In 2019, Wall Street said to climate change: “We see you.”
BlackRock, Inc., J.P. Morgan Chase & Co. and Goldman Sachs — while all ultimately financiers of fossil fuels — like dominos professed to honor low-carbon ways with their trillions in assets.
These institutions have vowed to use their collective investment weight to favor firms that are serious about working to better the environment. With coronavirus as the ultimate stress test ushering in a new season of annual board meetings (albeit with potential postponements and virtual-only meetings), climate action is top-of-mind.
And if anything, those across the financial industry are amplifying ESG — environmental, social and corporate governance — factors, as evolved from more niche social impact investing.
So far in 2020, the majority of all the environmental shareholder proposals filed focus on climate change, with 66 percent of them requesting climate “action” over simple “disclosure,” according to Institutional Shareholder Services Inc., the proxy advisory firm. Its proprietary “Climate Policy,” a climate-focused specialty proxy voting policy, draws on reputable frameworks such as the Task Force on Climate-related Financial Disclosures.
The TCFD, a Michael R. Bloomberg-chaired nonprofit that in February topped 1,000 members across the public and private sectors, is working to develop voluntary, consistent climate-related financial risk disclosures for companies.
Although voluntary ESG reporting has been steadily on the rise for several years — with 86 percent of companies in the S&P 500 publishing ESG reports in 2018, according to New York-based sustainability consulting and research firm Governance & Accountability Institute, Inc. — some of those in the game the longest insist that mandatory standards would tackle that resistant 14 percent.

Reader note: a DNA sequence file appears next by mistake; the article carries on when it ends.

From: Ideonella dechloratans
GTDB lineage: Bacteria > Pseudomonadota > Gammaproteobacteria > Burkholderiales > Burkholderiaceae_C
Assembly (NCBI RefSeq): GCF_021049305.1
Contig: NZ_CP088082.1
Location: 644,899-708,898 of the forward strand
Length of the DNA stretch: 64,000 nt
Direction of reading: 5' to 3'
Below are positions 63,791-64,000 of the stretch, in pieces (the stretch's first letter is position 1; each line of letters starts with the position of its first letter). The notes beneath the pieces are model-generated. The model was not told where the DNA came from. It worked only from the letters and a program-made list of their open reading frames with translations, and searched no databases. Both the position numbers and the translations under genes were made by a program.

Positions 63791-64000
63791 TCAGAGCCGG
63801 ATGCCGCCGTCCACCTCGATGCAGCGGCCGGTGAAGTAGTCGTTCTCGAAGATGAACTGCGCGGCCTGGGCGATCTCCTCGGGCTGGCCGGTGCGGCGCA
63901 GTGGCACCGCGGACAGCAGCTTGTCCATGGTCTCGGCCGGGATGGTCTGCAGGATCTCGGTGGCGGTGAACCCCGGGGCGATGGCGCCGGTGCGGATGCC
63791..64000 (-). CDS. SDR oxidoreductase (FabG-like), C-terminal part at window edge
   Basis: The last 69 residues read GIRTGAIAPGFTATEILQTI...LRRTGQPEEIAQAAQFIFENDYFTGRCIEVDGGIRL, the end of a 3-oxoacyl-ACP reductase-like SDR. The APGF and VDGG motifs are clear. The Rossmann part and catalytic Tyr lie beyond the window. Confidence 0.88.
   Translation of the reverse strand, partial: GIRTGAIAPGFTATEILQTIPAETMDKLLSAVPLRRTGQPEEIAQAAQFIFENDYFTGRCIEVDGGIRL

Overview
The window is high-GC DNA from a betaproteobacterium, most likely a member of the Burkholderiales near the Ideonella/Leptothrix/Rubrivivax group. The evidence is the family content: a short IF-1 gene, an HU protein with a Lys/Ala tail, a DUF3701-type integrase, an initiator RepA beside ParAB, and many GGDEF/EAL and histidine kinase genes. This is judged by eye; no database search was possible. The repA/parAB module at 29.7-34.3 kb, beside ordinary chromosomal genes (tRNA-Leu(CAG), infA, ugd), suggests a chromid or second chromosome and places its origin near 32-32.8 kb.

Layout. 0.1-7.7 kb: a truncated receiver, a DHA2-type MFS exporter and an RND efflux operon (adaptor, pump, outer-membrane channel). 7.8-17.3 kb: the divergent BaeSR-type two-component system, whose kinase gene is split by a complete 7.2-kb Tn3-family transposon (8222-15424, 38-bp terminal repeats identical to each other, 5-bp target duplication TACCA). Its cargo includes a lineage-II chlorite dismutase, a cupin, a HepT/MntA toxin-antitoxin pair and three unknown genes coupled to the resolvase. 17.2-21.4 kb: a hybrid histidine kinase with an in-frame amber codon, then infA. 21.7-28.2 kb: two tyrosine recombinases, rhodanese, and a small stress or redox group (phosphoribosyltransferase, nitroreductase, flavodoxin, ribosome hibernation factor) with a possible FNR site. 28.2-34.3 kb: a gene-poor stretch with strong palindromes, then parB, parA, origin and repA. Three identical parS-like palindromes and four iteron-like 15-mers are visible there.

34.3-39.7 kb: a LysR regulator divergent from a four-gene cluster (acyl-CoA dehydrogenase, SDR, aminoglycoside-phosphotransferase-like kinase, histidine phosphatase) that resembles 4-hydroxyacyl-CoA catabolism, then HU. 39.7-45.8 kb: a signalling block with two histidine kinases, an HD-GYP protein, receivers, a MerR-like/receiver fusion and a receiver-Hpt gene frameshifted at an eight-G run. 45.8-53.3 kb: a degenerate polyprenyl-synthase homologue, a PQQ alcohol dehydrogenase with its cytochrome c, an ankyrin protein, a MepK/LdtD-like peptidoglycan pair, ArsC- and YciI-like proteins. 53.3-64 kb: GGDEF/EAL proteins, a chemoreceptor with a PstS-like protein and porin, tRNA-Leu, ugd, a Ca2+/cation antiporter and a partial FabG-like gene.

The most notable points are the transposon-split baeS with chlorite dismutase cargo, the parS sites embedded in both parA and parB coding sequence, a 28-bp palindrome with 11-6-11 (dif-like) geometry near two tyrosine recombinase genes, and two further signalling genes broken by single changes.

While to an extent environmental, social and corporate governance information is required in filings with the Securities and Exchange Commission, there is not a comprehensive, mandatory framework for ESG disclosure in the U.S. Several stock exchanges mandate ESG disclosures for listings, while 23 countries, including the U.K. and Sweden, require it to some extent. However, neither the Nasdaq nor New York Stock Exchange in the U.S. require ESG reporting as a listing rule.
In an attempt to institute common practices, the SEC called for proposals on how to modernize Regulation S-K in regards to ESG disclosures in 2016. It did so again last January, but given the current political climate, it’s unclear whether issuers’ reporting on material risk factors will be redefined anytime soon.
“There is a definite sea-change underway, with more financial institutions responding to political and societal pressure to mitigate the negative effects of global warming and help fund energy transition. Banks, insurers, pension funds and investors with balance sheets of $135 trillion are now demanding TCFD climate disclosure from companies,” said John Godfrey, director of corporate affairs at Legal & General, the London headquartered multinational financial services company with $1.4 trillion in assets under management.
While he noted the “change is positive,” especially with major institutions aiming to future-proof investments by agreeing to a transition to low-carbon usage, it needs to be bolstered by measurable and verifiable effects, “not just jumping on a bandwagon or introducing ‘greenwash.'”